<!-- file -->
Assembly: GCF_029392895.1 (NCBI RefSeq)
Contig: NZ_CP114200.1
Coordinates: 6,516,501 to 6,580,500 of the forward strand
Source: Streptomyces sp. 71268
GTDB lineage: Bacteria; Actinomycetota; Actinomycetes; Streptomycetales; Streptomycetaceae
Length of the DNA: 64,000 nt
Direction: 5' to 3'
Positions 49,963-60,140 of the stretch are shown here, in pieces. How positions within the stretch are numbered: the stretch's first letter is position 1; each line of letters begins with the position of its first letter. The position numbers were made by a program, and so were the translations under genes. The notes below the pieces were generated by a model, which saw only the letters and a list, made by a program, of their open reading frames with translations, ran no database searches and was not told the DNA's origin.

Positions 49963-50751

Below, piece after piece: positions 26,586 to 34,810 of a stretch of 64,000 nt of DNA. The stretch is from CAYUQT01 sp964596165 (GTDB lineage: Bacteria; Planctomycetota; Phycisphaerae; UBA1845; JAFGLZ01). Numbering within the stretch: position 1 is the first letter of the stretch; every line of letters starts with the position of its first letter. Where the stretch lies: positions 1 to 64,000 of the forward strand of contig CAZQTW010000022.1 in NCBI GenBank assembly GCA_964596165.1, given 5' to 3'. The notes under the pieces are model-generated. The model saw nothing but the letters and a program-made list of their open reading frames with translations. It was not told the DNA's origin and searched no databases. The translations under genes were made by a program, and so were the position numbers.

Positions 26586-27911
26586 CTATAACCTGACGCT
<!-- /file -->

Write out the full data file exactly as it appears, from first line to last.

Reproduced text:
Assembly: GCF_029392895.1 (NCBI RefSeq)
Contig: NZ_CP114200.1
Coordinates: 6,516,501 to 6,580,500 of the forward strand
Source: Streptomyces sp. 71268
GTDB lineage: Bacteria; Actinomycetota; Actinomycetes; Streptomycetales; Streptomycetaceae
Length of the DNA: 64,000 nt
Direction: 5' to 3'
Positions 49,963-60,140 of the stretch are shown here, in pieces. How positions within the stretch are numbered: the stretch's first letter is position 1; each line of letters begins with the position of its first letter. The position numbers were made by a program, and so were the translations under genes. The notes below the pieces were generated by a model, which saw only the letters and a list, made by a program, of their open reading frames with translations, ran no database searches and was not told the DNA's origin.

Positions 49963-50751

Below, piece after piece: positions 26,586 to 34,810 of a stretch of 64,000 nt of DNA. The stretch is from CAYUQT01 sp964596165 (GTDB lineage: Bacteria; Planctomycetota; Phycisphaerae; UBA1845; JAFGLZ01). Numbering within the stretch: position 1 is the first letter of the stretch; every line of letters starts with the position of its first letter. Where the stretch lies: positions 1 to 64,000 of the forward strand of contig CAZQTW010000022.1 in NCBI GenBank assembly GCA_964596165.1, given 5' to 3'. The notes under the pieces are model-generated. The model saw nothing but the letters and a program-made list of their open reading frames with translations. It was not told the DNA's origin and searched no databases. The translations under genes were made by a program, and so were the position numbers.

Positions 26586-27911
26586 CTATAACCTGACGCT